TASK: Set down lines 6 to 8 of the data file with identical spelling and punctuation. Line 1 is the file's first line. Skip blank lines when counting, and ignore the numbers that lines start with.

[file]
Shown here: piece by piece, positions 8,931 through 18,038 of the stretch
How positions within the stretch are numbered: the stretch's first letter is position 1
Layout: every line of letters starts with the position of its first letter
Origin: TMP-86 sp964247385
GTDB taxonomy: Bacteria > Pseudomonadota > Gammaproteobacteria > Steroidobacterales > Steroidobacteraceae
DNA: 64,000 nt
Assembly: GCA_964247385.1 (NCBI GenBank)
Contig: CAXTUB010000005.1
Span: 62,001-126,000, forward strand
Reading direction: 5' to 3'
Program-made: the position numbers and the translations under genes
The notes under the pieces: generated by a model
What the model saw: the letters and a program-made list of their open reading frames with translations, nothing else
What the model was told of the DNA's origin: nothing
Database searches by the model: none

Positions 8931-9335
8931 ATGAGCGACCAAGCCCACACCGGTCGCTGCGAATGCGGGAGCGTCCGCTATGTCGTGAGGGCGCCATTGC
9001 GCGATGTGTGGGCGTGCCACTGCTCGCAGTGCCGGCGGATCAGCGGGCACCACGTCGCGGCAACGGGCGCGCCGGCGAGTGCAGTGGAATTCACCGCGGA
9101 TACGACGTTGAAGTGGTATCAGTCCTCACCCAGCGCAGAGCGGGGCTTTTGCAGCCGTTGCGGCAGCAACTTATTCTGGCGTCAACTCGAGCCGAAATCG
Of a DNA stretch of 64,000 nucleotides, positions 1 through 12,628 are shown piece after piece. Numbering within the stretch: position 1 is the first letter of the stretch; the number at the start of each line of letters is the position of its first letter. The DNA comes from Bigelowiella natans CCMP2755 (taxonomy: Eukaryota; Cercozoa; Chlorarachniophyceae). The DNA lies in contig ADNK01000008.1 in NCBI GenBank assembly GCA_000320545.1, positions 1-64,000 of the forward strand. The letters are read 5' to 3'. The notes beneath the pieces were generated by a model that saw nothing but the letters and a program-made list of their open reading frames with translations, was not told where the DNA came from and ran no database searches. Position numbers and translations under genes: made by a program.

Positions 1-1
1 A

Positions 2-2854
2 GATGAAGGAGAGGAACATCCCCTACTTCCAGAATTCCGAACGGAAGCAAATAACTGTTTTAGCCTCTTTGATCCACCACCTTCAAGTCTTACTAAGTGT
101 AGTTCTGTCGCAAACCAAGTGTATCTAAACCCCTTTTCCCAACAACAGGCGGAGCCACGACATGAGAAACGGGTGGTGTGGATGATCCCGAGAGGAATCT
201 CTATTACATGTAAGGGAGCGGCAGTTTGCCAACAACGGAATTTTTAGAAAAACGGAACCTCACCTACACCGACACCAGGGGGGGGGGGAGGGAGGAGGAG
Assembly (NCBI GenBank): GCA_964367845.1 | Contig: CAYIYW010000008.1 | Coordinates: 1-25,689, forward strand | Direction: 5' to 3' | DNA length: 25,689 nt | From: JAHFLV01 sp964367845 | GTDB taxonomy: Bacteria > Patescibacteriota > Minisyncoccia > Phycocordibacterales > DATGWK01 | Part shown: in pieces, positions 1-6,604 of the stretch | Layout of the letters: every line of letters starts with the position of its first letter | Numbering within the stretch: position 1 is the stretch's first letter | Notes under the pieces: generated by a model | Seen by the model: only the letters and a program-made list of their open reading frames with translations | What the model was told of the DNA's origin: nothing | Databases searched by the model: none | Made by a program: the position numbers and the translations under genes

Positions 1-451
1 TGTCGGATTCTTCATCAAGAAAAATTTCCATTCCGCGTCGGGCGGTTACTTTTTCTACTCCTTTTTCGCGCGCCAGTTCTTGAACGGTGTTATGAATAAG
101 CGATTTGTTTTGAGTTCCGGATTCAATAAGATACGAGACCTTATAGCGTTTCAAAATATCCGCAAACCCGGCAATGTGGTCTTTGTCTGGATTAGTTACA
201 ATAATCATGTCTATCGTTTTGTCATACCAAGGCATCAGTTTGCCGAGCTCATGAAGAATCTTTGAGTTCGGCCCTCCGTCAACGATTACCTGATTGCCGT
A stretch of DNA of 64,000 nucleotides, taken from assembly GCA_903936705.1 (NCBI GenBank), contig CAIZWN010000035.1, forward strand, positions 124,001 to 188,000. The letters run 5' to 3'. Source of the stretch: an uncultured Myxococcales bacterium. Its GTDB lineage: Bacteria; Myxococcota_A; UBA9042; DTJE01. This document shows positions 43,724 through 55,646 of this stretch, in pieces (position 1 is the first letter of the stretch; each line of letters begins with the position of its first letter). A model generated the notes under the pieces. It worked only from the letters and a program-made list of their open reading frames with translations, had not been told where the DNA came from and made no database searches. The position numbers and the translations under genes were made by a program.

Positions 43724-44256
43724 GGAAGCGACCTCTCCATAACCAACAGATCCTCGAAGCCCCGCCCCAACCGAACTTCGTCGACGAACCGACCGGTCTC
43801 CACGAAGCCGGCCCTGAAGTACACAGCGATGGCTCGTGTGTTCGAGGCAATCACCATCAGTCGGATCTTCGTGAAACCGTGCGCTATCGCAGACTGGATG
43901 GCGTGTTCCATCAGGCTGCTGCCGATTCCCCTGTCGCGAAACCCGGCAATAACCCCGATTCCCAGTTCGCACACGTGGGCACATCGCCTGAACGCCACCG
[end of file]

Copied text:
DNA: 64,000 nt
Assembly: GCA_964247385.1 (NCBI GenBank)
Contig: CAXTUB010000005.1